– The Chamber’s low-interest loan program is offering loans of up to $10,000 for members at 3% interest for 30 months, with interest only payments for the first 12 months. If you are interested in the Chamber’s loan program, contact Fred Gaffney at the Chamber of Commerce at 570-784-2522 as funds are limited.


Unemployment, Benefits & HR Issues




Pandemic Unemployment Assistance (PUA) provides up to 39 weeks of benefits to individuals not eligible for regular benefits, including the self-employed and those who have exhausted all rights to such benefits. Click here for more information and to apply for PUA. Qualifying self-employed individuals will need to submit a copy of the Governor’s order closing businesses, available here

The PA Department of Labor and Industry provides additional UC guidance for employers with impacted employees.

New temporary paid sick leave and Family and Medical Leave Act programs are 100% reimbursable by the federal government. The effective date of both programs is April 1 and they expire December 31. Both programs are in addition to any leave the employer already offers. Click here for a guide for employers from the U.S. Chamber of Commerce.

Click here for details from the IRS about the tax credits for paid leave.

The U.S. Department of Labor has released a required posting and FAQ regarding the FFCRA which went into effect April 1. 

Employee Rights: Paid Sick Leave and Expanded Family and Medical Leave under The Families First Coronavirus Response Act (FFCRA)

Families First Coronavirus Response Act Notice – Frequently Asked Questions

Small Business Recovery Program

The Bloomsburg University of Pennsylvania Zeigler College of Business has established a Small Business Recovery Program (SBRP) to assist local businesses in recovery from the economic downturn caused by the COVID-19 pandemic.

“We know these are challenging days for small businesses throughout the region, and the Zeigler College of Business wants to be a partner to help solve those problems,” said Todd Shawver, dean of the Zeigler College of Business.”

The SBRP will assist regional small businesses with any aspect of their business, except for financial assistance. These services can include, but are not limited to:
• Professional sales assistance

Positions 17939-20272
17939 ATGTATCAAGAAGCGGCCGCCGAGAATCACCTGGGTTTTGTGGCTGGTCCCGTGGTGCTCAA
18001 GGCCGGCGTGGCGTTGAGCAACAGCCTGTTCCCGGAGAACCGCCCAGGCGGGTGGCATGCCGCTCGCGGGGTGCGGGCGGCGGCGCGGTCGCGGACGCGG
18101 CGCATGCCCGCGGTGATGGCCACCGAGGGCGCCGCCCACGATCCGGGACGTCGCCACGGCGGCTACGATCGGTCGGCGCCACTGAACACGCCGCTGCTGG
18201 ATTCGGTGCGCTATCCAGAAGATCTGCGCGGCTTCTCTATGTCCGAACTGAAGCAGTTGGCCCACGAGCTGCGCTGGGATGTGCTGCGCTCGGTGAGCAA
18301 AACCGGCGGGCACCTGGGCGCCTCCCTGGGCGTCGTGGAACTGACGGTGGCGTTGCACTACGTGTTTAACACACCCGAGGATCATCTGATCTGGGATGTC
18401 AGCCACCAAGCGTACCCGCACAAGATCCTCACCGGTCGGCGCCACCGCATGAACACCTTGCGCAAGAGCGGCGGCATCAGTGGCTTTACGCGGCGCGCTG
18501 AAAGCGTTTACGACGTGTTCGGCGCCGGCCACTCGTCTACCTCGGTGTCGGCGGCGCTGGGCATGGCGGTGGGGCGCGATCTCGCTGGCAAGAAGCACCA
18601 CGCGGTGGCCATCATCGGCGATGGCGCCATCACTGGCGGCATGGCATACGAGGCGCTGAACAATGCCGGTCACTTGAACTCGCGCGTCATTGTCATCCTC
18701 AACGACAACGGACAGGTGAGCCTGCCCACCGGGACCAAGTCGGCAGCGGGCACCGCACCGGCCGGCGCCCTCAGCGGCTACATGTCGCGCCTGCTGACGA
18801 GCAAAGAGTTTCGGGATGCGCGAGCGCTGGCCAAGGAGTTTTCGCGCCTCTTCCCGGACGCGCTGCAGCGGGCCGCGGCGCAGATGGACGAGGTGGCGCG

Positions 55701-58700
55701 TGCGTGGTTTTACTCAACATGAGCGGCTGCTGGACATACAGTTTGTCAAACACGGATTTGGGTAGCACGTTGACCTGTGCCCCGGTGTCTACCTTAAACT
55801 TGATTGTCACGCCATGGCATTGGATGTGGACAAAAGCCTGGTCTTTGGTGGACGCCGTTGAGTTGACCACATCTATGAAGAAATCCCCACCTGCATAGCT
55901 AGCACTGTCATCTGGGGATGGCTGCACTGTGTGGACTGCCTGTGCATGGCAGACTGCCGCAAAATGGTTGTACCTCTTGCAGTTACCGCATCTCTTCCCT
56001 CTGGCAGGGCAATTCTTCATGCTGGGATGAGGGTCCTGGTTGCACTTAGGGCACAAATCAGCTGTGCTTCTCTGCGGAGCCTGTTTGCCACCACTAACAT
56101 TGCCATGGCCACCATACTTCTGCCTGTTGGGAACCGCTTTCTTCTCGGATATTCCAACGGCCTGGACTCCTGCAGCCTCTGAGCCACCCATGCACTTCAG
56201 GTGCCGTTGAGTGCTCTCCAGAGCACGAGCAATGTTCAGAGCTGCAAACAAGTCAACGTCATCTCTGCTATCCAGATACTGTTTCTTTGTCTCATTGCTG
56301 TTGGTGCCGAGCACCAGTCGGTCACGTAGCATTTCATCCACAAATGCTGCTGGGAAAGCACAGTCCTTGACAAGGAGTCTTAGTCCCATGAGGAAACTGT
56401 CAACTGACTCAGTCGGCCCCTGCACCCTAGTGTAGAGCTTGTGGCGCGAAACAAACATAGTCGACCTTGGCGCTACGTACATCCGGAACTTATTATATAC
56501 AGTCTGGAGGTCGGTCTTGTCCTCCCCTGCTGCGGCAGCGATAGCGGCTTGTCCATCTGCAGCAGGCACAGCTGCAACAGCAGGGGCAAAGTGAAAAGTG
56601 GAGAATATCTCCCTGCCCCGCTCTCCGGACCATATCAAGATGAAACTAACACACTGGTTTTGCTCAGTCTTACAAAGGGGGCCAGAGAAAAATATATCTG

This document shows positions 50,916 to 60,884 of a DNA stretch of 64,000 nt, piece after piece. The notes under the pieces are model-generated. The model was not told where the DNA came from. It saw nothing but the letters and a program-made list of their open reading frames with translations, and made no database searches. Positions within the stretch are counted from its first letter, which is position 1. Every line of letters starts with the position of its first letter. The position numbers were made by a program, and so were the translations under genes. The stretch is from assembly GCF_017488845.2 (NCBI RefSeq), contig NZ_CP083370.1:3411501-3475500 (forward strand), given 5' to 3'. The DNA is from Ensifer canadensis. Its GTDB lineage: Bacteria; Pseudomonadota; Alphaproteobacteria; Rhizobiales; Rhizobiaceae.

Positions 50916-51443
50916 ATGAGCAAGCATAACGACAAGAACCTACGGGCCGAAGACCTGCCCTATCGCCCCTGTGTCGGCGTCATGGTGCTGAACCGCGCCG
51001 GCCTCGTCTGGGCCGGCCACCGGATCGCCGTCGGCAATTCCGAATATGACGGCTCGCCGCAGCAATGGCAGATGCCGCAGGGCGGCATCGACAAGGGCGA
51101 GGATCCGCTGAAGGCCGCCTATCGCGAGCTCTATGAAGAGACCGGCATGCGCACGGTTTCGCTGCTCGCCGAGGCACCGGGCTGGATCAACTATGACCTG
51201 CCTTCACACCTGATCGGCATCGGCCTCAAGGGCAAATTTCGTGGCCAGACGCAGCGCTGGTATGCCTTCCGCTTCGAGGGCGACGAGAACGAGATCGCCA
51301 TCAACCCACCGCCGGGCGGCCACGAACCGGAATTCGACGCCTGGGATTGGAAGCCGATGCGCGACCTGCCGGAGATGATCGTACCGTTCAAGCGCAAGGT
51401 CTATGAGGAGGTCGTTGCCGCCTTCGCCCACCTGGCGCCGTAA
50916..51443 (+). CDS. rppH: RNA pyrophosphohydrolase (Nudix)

• Social media and marketing strategy
• Business strategy redevelopment
• Cost structures and monitoring
• Tax guidance
• Open to customizing services depending on business needs.

Anyone wishing to access the services of the SBRP can do so by filling out a request form

SECV8 Spotlights Chamber

The Columbia Montour Chamber of Commerce is spotlighted in the latest edition of SECV8’s In Your Neighborhood program. Host Chris O’Rourke interviewed Chamber President Fred Gaffney about the organization’s activities since the pandemic began, and how the Chamber is looking to help members and the general business community going forward. 

The episode will air every Wednesday at 6:30 and 9:30 p.m., every Friday at 5:30 and 9:30 p.m., every Saturday at 1 and 4:30 p.m., and every Sunday at 1, 5, and 9:30 p.m. through the month of June.

New Unemployment Compensation System Now Online

Pennsylvania’s new unemployment benefits system is now online and accepting claims at

The new unemployment system replaces a 40-year-old outdated mainframe that made filing for unemployment benefits complicated for users and processing benefits cumbersome for staff. The new system makes filing for benefits easier and faster for claimants. Staff will need less time to process claims, which is expected to help reduce the number of claimants waiting for their claim to be processed.

These changes will allow employers to:

• Receive important information and notices via a dashboard.
• View all notices of separations, dates of appeal hearings, and UC correspondence in real-time.